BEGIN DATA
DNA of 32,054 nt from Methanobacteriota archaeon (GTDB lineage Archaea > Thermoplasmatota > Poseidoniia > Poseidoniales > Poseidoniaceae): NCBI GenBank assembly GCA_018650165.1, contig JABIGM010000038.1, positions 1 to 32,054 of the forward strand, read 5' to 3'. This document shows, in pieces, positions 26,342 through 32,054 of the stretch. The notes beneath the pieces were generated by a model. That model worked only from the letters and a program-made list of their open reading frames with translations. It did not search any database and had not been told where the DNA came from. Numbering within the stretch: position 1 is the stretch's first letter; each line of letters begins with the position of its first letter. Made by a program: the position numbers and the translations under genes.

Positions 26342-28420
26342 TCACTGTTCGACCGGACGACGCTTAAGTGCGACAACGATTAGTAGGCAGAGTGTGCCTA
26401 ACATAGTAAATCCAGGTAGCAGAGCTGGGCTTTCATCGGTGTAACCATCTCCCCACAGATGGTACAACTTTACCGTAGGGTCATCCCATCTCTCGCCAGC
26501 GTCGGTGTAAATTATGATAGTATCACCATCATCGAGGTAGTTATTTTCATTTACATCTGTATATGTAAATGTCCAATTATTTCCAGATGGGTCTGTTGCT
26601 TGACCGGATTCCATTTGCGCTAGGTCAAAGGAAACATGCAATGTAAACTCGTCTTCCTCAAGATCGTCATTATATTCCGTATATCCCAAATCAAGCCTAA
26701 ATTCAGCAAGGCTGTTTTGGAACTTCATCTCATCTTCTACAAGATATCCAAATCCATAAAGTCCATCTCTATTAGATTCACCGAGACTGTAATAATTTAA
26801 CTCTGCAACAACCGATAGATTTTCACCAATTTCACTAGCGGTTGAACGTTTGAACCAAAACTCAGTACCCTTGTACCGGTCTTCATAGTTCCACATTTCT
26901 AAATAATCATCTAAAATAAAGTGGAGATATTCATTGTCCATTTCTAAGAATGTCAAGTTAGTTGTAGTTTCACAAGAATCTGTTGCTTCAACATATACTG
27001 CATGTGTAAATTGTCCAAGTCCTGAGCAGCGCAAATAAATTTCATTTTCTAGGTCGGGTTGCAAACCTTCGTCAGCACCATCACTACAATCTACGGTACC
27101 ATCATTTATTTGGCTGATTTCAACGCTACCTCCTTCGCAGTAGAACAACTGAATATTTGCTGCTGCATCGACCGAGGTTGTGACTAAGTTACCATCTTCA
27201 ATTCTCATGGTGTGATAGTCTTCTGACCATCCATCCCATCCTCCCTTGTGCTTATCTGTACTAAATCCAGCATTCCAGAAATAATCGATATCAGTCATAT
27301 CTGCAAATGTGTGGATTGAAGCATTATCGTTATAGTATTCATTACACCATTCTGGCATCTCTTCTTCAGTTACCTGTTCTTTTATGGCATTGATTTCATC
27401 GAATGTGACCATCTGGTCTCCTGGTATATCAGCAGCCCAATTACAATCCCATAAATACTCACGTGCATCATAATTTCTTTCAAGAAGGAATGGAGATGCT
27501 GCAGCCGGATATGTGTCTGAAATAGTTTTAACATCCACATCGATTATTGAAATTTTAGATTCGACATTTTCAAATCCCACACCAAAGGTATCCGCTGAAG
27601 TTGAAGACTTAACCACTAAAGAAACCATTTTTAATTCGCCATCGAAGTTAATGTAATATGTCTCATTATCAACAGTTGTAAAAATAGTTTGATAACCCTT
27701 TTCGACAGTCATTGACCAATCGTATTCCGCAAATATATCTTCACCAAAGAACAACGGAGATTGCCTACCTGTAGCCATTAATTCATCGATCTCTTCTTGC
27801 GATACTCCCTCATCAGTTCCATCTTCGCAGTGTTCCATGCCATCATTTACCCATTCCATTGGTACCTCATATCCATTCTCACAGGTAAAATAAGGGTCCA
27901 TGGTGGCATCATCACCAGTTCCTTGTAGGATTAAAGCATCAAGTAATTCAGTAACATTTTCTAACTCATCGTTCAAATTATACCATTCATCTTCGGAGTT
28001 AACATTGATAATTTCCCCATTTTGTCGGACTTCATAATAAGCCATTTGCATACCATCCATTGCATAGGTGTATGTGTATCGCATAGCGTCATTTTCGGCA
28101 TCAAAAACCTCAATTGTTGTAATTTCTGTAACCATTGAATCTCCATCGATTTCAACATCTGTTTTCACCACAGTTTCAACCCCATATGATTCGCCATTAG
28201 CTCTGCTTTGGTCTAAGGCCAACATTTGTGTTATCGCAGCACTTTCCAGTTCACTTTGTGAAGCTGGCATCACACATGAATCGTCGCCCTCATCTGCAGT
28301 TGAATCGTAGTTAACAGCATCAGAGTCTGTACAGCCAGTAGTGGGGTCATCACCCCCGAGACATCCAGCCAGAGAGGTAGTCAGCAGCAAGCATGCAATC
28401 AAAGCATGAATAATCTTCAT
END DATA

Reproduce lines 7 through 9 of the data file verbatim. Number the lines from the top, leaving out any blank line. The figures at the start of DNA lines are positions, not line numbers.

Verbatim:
26701 ATTCAGCAAGGCTGTTTTGGAACTTCATCTCATCTTCTACAAGATATCCAAATCCATAAAGTCCATCTCTATTAGATTCACCGAGACTGTAATAATTTAA
26801 CTCTGCAACAACCGATAGATTTTCACCAATTTCACTAGCGGTTGAACGTTTGAACCAAAACTCAGTACCCTTGTACCGGTCTTCATAGTTCCACATTTCT
26901 AAATAATCATCTAAAATAAAGTGGAGATATTCATTGTCCATTTCTAAGAATGTCAAGTTAGTTGTAGTTTCACAAGAATCTGTTGCTTCAACATATACTG